Taxi shortage drives woman to act

Cabs needed in Chugiak-Eagle River, she says


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Megan Patrick, owner of AK E-Cab LLC, is currently providing free rides to Chugiak-Eagle River residents to generate data to present to the Transportation Commission at its meeting Monday, June 25 at Loussac Library at 7:30 p.m.

MIKE NESPER

Need a lift? Megan Patrick is here to help.

She’s been cruising the streets of Chugiak-Eagle River in her blue Chevy Malibu for the past week, offering rides to those in need. What’s perhaps more shocking than seeing a cab serving Chugiak-Eagle River is the cost — nothing.

Patrick is currently providing free transportation and keeping a passenger log to present to the Anchorage Transportation Commission. Patrick has requested permission to operate a taxi in Eagle River for three months to gather data in the hopes of having the Municipality of Anchorage issue a limited service permit so a new cab company can cater to Chugiak-Eagle River residents.

The issue will be discussed at the commission’s meeting on Monday, June 25 at Loussac Library in the Anchorage Assembly chambers at 7:30 p.m.

Though Patrick’s car has the look of a cab, it’s not operating as a taxi because she’s not charging a fare.

“This is a service that’s being provided for free to track down the information,” Patrick said. “The car is a taxi, but it’s not being run as one.”

Patrick, who owns dispatch company AK-eCab, LLC, said the response to her presence has been phenomenal. She said she made 47 trips the night of June 14, the day after she arrived in Eagle River.

“I am actually so impressed with the absolute support,” she said.

Many of the local bars have hung up flyers in support of her effort, Patrick said.

“It’s a great thing,” said Tips Bar bartender Jo Rainwater. “Anything we can do to make sure people have a good time and get home safe.”

Patrick can be reached at (907) 315-8865.

A permanent taxi service in Eagle River would benefit more than just bar patrons, Rainwater said. It would provide senior citizens transportation to doctors’ appointments and assist anyone in a bind, like if they had car trouble, she said.

Patrick also has backing from the Assembly. Debbie Ossiander, Assembly chair and longtime Chugiak resident, plans to testify on Patrick’s behalf at the meeting.

“I’m enthusiastic with what she’s trying to do,” Ossiander said.

 

Yellow Cab service

Anchorage-based Alaska Yellow Cab said it services Chugiak-Eagle River like any other part of the Municipality.

Office manager Regina Doyle said she couldn’t say how many trips on average Yellow Cab makes to Eagle River. Yellow Cab logs its calls daily, Doyle said, but they aren’t sorted by location of pickups.

However, according to Transportation Inspector Eric Musser, that’s not true.

Areas within the Municipality are broken down by zip code, he said, and Chugiak-Eagle River has its own zone.

“Your area is zoned by the dispatch companies,” Musser said.

Calls to Checker Cab seeking taxi data were not returned Monday, June 18.

Musser recently requested data from dispatch companies for November and December 2011 as well as for April and May 2012 to see if Eagle River can support a taxi service. He expects to have that information in four to six weeks.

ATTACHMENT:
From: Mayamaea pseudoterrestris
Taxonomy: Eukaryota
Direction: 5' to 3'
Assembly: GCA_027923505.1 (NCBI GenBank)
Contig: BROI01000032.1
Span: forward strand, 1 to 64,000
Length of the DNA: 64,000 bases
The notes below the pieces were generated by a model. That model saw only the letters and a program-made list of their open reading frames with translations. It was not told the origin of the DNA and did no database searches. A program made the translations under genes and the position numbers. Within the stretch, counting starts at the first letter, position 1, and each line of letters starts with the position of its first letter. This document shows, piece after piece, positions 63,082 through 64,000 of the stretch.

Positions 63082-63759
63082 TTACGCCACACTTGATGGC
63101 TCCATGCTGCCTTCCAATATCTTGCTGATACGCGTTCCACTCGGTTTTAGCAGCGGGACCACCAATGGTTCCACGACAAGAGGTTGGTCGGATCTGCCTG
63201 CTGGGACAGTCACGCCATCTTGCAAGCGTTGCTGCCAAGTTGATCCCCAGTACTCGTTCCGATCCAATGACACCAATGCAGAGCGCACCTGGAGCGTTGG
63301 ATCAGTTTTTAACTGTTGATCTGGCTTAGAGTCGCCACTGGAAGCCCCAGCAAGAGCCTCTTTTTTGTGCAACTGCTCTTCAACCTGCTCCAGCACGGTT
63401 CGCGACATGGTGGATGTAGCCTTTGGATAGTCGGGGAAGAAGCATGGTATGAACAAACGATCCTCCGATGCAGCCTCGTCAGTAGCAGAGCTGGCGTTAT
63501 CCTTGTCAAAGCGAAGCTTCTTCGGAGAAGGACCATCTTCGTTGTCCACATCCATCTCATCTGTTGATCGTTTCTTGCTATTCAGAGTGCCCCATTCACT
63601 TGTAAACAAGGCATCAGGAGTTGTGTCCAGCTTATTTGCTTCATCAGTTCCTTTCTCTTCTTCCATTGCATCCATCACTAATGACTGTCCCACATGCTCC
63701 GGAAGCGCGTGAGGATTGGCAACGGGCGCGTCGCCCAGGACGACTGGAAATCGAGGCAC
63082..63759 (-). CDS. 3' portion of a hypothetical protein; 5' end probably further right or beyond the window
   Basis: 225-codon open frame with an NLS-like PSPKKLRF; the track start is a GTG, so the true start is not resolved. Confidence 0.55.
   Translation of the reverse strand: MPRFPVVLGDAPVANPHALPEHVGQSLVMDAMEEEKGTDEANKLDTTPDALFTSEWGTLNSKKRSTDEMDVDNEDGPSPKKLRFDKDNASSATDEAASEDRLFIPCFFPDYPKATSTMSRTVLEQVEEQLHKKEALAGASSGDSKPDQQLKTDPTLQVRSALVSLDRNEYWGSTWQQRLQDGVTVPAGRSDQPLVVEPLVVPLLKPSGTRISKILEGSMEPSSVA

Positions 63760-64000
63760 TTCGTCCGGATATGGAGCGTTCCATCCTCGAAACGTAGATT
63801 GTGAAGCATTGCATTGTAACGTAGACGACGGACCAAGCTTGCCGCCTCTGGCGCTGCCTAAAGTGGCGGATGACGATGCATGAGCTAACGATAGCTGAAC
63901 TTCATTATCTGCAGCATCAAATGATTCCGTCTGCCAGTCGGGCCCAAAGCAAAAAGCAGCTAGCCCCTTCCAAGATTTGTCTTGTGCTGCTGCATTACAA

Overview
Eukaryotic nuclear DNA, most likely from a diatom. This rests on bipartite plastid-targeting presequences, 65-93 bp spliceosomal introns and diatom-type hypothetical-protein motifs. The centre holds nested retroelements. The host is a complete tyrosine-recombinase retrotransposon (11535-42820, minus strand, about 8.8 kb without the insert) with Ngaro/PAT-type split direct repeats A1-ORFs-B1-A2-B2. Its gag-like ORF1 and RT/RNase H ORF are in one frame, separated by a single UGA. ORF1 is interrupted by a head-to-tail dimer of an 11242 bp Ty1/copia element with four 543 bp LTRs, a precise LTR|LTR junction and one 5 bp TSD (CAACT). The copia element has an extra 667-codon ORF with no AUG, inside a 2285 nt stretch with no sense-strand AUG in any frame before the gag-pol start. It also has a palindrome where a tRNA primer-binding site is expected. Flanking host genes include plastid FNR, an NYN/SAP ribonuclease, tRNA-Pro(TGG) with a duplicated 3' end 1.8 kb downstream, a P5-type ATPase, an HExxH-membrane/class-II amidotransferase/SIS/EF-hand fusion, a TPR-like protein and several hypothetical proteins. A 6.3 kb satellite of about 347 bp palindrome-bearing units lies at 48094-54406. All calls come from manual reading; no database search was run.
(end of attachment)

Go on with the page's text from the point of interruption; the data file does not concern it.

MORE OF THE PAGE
Musser said it’s been several years since taxi data has been analyzed for Chugiak-Eagle River. Musser wouldn’t speculate whether Eagle River could support its own taxi service.

“I just don’t know,” he said.

 

‘Gross negligence’

Most of Yellow Cab’s taxis are concentrated downtown because of the high demand, Doyle said, but they’ll send cabs from East Anchorage to Chugiak-Eagle River residents.

“We’re always happy to send a cab to Eagle River,” Doyle said.

Dan Gates disagrees.

Gates, who’s owned Birchwood Saloon for nearly two decades, said his customers can’t rely on Anchorage cabs for rides home.

“Unless you’re coming from the airport, they will not come out here,” he said. “They will absolutely not come here.”

Ossiander has heard similar grievances. For the past decade, she said residents have complained about long wait times and, in some instances, taxis not showing up at all.

Currently, there are 173 permitted taxis operating in the Municipality, Musser said. Permits are issued based on public convenience and necessity, he said, not on the number of people being serviced.

Patrick, who drove a taxi for Yellow Cab for seven years, said she used to sit in Eagle River because she felt terrible its residents essentially had no service.

“I just want a taxi service in Eagle River,” she said. “I don’t think it’s fair that Eagle River has to do what it has to do to get a cab.”

Patrick blames the Municipality.

“They’re not providing reasonable service,” she said. “It’s gross negligence from the Transportation Commission.”

 

Selfless action

In addition to providing free rides, Patrick likely won’t benefit financially should the Muni issue a limited service permit for cabs in Eagle River. Patrick said she couldn’t afford a permit, but would be happy if she saw an Eagle River-based taxi service open.

Furthermore, Patrick isn’t doing this on behalf of her fellow residents. The Anchorage woman said she just can’t stand the lack of service in Eagle River.

“When I see a problem like this one, it just eats at me,” she said.

Patrick is expecting to have the Transportation Commission deny her request. But, Patrick said, she hopes the community will continue to fight for cabs in Chugiak-Eagle River.

“The only thing that will change is getting people to scream, and we’ve done that successfully,” Patrick said. “I just hope I’ve done enough to make people want to stand up and make a difference.”

 

Contact Mike Nesper at 694-2727 or mike.nesper@alaskastar.com

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